Discoveries of the Leonardo Da Vinci DNA Project

Biologists in the Leonardo Da Vinci DNA Project have shared a trio of fascinating, innovative papers.

Manolito G. Torralba, Claire Kuelbs, Kelvin Jens Moncera, and Karen E. Nelson of the J Craig Venter Institute, La Jolla, California, and Rhonda Roby of the Alameda California County Sheriff’s Office Crime Laboratory, used small, dry polyester swabs to gently collect microbes from centuries-old, Renaissance-style art in a private collector’s home in Florence, Italy. Their findings are published open access in the journal Microbial Ecology, “Characterizing microbial signatures on sculptures and paintings of similar provenance.”

Concurrently available are a pair of papers by David Thaler, of the University of Basel and a guest investigator in the Program for the Human Environment.  David’s papers are

“Evidence for extraordinary visual acuity in Leonardo’s comment on a dragonfly,” and “Sfumato in Leonardo’s portraits: Optical and psychophysical mechanisms.”

Thaler’s papers form part of a collection now in press as a book: Actes du Colloque International d’Amboise: Leonardo de Vinci, Anatomiste. Pionnier de l’Anatomie comparée, de la Biomécanique, de la Bionique et de la Physiognomonie, edited by Henry de Lumley, CNRS editions, Paris.

Two major newswires, Agence France Presse and Agencia EFE, each did separate stories:

Manny Torralba et al.
AFP Microbes Could ‘help Save Old Masters’ And Catch Forgers

Agencia EFE Identificar microbios en obras de arte abre la puerta a una mejor preservación

David Thaler

AFP  Leonardo da Vinci’s ‘quick eye’ may be key to Mona Lisa’s magnetism  

German version Forscher: «Schnelles Auge» half da Vinci beim Zeichnen und Malen

https://www.eluniversal.com.mx/cultura/artes-visuales/la-rapidez-visual-de-da-vinci-explicaria-la-sonrisa-de-la-mona-lisa

Agencia EFE La rapidez visual “súper desarrollada” de Da Vinci podría explicar la sonrisa de la Mona Lisa

LiveScience, United States Did Leonardo da Vinci’s ‘quick eye’ help him capture Mona Lisa’s fleeting smile?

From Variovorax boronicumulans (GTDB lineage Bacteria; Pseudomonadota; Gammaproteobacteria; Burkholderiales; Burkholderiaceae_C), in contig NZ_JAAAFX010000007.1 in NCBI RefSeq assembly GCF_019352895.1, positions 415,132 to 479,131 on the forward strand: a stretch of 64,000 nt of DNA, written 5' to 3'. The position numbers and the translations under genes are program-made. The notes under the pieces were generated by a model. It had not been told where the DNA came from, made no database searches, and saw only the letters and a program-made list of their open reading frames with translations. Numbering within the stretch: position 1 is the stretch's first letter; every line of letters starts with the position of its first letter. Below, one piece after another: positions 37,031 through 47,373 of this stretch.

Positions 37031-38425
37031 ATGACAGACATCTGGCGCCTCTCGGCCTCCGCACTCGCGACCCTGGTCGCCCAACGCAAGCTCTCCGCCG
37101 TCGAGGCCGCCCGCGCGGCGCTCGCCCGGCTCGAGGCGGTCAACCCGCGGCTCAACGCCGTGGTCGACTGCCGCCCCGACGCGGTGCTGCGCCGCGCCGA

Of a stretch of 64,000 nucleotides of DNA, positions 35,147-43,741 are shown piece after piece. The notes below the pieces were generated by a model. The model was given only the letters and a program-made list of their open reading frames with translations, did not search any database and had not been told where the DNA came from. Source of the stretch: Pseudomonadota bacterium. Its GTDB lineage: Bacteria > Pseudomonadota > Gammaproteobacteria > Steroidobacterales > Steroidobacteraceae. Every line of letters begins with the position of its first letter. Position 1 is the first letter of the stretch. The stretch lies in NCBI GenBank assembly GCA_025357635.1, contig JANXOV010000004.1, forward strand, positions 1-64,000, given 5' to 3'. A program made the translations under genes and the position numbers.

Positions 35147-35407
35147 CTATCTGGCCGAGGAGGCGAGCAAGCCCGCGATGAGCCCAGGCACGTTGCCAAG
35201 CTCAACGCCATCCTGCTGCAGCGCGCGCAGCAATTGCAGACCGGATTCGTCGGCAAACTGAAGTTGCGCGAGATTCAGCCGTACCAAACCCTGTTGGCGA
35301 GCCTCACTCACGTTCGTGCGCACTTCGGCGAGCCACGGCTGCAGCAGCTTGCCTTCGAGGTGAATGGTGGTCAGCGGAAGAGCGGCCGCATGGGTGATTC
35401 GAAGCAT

By Leonardo Da Vinci DNA Project (summary)

Genetic detectives ID microbes suspected of slowly ruining humanity’s treasures

COVID & The World Interview with Jesse Ausubel

The website Human Progress launches a new video series called The Covid Tonic. The series features conversations between renowned scholars and editor, Marian L. Tupy. The interviews focus on the global impact of COVID-19 and the continued importance of rational optimism. Episode 1 features the environmental scientist Jesse Ausubel, a Human Progress Board Member and Director of the Program for the Human Environment at The Rockefeller University in New York City. 


Watch the full video here

2010s verbal Time Machine

Jesse evokes the decade just ended with a verbal time machine.

2010s Time Machine

Yowza!

The kombucha cheeseball airballed flyover states.

A flashmob of microbiomes pinged frenemies with fake news about emojis.

Bestie truthers in gender dysphoria friended crunchy snowflakes with selfies.

Muggles on staycation clickbaited eco grief with chai latte before Brexit.

Digerati on hoverboards vaped Bibimbop while cloud computing their carbon credits.

Locavore hashtags unfriended ringtones.

Bling ransomware exfoliated the deep state over net neutrality.

Sriracha fitbits f-bombed safe spaces with froyo in go-cups.

Uber & Lyft doxx’d bougie Anthropocene woo-woo.

The worstest guac onboarded vegan qubits.

Buzzy connectomes face-palmed oppo memes.

Unplugged vulture capitalists binge-watched paywalls.

Micro-aggressions woke the Alt-right in airplane mode.

Anti-vax traumatology misgendered #MeToo.

Sounds like a plan.  OMG LOL fuhgeddaboudit.

Jesse H. Ausubel 8 May 2020

PHE during COVID-19: IQOE, COVID game, deep carbon science

We all continue healthy and working long hours and hard, though mostly from our homes. We are catching up on lots of writing and editing but also trying to seize immediate, unique opportunities.

For example, COVID-19 may have created the reduction of additions of human noise that we dreamed about for the International Quiet Ocean Experiment. IQOE welcomes ideas about how the present quieting of the world economy may advance research in marine sound.  High-quality observations of the ocean soundscape, as well as possibly related behavior of marine life during this period, may offer unique opportunities of exceptional value.

Resuming our interest in Serious Games, we are also please to encourage a team at the Indian Institute of Technology in Tirupati that is developing SurviveCovid-19 — A Game for Improving Awareness of Social Distancing and Health Measures for Covid-19 Pandemic

Jesse has also written a foreword for Simon Mitton’s forthcoming history of deep carbon science, From Crust to Core, to be published by Cambridge U. Press. https://www.cambridge.org/core/books/from-crust-to-core/E0E2E8FC30B4C784B0FB268AC4AA8371

Andrew W. Marshall Foundation begins work

The foundation promoting the strategic thinking of the late Andrew W. Marshall has begun its work to foster innovative thinking about national security. Cesare Marchetti and Jesse Ausubel prepared their study on the quantitative dynamics of human empires as the request of Mr. Marshall.

We also post Jesse’s remembrance of Andy, “Andrew Marshall and Classics,” which will appear in the forthcoming volume about Andy edited by Andrew May.